How do we get a union in your workplace?

1. Set-up a union organizing committee

Canadian Union of Public Employees’ organizing team will work with the Union representing each municipality to form an inside organizing committee. If this is something you would be interested in learning more about, please contact us at (email here)

2. Start card-signing campaign in your workplace

The card signing campaign is part of the legal steps to get a union started. Signing cards (paper and e-cards) is the only way we can signal to the British Columbia Labour Relations Board that we are serious about unionizing.

3. Sign-up over 60 percent of the workers

The Labour Board requires that workers in the workplace sign union cards showing their support for the union in order to be certified. All cards are confidential, and the employer never finds out who signed a card. Our goal for any campaign is to have at least 60 percent of cards signed for each workplace before we file the application with the Labour Relations Board.

4. File application with the Labour Board

Once we have enough cards signed, CUPE will file the application at the Labour Board for certification of the union. The Labour Board will examine the signed cards to make sure that they are valid and determine how many employees were represented.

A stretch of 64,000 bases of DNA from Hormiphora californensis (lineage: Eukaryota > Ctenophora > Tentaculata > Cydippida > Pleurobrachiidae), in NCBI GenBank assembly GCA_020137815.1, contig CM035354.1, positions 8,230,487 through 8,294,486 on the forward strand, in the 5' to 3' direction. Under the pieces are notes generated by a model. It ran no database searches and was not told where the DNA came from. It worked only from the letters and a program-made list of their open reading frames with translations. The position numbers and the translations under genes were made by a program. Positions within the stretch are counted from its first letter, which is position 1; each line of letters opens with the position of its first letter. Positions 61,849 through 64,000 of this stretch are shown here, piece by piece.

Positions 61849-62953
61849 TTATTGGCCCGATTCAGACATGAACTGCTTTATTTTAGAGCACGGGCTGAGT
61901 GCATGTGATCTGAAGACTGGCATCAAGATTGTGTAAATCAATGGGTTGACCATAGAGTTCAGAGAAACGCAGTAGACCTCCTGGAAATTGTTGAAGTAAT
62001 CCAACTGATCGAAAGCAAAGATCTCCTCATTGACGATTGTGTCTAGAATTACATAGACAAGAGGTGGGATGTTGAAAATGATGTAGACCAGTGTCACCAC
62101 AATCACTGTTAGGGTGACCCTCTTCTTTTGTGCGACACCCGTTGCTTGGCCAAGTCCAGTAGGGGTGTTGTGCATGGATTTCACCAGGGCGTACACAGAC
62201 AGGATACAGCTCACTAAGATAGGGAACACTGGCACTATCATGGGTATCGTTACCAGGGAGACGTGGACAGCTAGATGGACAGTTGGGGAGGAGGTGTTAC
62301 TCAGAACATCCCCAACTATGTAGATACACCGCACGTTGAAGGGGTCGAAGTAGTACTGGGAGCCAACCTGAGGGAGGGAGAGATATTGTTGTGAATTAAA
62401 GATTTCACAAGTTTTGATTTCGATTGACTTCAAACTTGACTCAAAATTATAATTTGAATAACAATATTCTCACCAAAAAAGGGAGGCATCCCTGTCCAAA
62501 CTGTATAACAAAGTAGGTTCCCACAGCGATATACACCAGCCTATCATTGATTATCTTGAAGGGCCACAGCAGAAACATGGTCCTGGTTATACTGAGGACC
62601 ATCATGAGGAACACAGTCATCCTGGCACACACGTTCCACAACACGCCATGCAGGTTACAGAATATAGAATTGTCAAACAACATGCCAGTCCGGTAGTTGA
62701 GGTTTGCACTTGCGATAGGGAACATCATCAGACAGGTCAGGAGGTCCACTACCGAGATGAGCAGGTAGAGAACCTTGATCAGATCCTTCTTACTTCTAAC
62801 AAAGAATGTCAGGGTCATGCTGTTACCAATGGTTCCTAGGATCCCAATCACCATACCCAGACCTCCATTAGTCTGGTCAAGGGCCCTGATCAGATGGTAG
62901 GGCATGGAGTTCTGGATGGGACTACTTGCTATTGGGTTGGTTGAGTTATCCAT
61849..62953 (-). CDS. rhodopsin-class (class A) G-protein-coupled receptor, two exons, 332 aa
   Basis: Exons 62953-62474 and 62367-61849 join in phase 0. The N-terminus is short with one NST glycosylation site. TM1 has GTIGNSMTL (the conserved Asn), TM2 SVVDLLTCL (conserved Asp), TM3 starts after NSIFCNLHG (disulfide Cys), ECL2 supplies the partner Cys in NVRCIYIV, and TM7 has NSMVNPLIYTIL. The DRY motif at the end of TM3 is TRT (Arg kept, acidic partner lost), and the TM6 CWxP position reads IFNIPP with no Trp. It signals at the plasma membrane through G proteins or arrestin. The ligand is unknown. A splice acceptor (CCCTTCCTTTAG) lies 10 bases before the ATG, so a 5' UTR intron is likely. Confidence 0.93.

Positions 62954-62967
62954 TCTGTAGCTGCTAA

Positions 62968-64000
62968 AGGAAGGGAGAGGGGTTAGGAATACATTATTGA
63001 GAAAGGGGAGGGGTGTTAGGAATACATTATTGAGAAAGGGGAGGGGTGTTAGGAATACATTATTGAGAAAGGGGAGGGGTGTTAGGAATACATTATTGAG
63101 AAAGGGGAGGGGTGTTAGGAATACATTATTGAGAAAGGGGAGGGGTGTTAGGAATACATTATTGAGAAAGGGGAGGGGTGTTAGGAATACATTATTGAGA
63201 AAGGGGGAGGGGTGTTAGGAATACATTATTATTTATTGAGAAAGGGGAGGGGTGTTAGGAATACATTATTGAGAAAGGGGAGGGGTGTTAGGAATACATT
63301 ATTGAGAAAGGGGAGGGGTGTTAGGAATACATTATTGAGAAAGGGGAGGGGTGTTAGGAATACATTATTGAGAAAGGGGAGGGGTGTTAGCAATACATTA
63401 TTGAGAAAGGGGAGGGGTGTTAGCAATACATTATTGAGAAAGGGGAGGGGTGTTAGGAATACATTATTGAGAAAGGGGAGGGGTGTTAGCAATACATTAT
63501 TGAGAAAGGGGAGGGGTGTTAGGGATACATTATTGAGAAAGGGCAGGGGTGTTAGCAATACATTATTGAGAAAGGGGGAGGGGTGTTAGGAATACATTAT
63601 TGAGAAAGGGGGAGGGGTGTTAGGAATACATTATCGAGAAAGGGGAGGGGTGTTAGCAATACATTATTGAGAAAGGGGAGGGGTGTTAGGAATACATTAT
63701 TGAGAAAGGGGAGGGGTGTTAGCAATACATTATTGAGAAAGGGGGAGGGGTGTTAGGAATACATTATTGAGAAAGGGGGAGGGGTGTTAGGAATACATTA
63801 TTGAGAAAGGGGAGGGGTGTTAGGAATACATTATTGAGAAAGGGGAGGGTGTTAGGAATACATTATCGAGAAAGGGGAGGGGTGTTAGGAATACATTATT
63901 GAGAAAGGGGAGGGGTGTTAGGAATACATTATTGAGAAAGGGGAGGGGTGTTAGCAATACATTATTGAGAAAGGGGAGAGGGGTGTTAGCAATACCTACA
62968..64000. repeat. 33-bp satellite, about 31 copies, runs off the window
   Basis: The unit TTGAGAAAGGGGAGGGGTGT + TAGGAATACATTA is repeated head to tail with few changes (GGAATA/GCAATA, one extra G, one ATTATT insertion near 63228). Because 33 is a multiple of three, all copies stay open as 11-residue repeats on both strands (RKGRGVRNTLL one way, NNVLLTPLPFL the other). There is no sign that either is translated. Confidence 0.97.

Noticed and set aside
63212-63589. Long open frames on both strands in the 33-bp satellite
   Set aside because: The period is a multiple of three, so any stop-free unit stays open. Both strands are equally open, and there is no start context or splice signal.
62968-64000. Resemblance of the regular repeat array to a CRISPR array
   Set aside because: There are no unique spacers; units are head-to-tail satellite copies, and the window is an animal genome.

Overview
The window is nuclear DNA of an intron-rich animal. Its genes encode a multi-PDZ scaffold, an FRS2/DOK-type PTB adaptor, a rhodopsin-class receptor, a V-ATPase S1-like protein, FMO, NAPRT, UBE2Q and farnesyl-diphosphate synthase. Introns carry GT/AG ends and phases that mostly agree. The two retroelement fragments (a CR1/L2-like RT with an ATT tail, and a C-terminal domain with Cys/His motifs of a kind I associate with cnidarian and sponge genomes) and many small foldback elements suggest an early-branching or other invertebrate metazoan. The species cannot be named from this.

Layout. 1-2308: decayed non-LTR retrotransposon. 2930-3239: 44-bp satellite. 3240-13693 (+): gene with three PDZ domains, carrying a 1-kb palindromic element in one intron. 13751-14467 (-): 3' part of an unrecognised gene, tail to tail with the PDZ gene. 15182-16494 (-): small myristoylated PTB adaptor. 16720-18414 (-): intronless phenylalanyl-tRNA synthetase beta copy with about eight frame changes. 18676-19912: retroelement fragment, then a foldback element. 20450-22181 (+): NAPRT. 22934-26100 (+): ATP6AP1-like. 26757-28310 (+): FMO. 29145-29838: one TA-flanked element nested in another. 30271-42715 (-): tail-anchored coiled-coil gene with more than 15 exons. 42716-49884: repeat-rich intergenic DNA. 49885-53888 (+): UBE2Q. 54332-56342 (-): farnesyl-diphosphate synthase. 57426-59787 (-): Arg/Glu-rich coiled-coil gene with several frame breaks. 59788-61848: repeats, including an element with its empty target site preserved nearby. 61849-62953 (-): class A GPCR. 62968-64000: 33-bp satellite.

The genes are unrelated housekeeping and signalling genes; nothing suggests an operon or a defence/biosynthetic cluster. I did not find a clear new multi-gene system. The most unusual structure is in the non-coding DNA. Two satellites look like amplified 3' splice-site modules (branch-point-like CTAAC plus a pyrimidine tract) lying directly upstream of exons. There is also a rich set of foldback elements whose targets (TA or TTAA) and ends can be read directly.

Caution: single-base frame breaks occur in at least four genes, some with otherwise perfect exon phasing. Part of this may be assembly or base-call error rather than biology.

If 55 percent or more of the employees in the workplace have signed cards, the union will be automatically certified by the Labour Board and no further vote is required. If between 45 and 55 percent of employees sign cards, the Labour Board will order a date within five business days for a vote.

5. The vote

The Labour Board will hold a vote for workers. Everyone who would be covered by the union is able to vote (currently all votes are electronic).

If 50 per cent plus one vote “yes,” we will be certified into the existing local union.

6. Bargaining

CUPE will support you by working with the local union and helping you file to start negotiations with the employer to get your first agreement.

CUPE will launch a bargaining survey to receive feedback from the new members about priorities.

CUPE assigns the local a Staff Representative (a CUPE employee) to help negotiate the first agreement. CUPE also has dedicated research, communications, legal, education, and human rights staff to support our bargaining.

7. Ratification

The local will hold a vote on the proposed collective agreement that was negotiated between the union and employer.

The City Council will also vote to ratify the collective agreement.

8. Enforcement of the Collective Agreement

The union will support the enforcement of the collective agreement using the mechanisms (such as grievance filing) outlined in the collective agreement contract. This will ensure fairness and accountability as the employer follows the agreed terms of the collective agreement.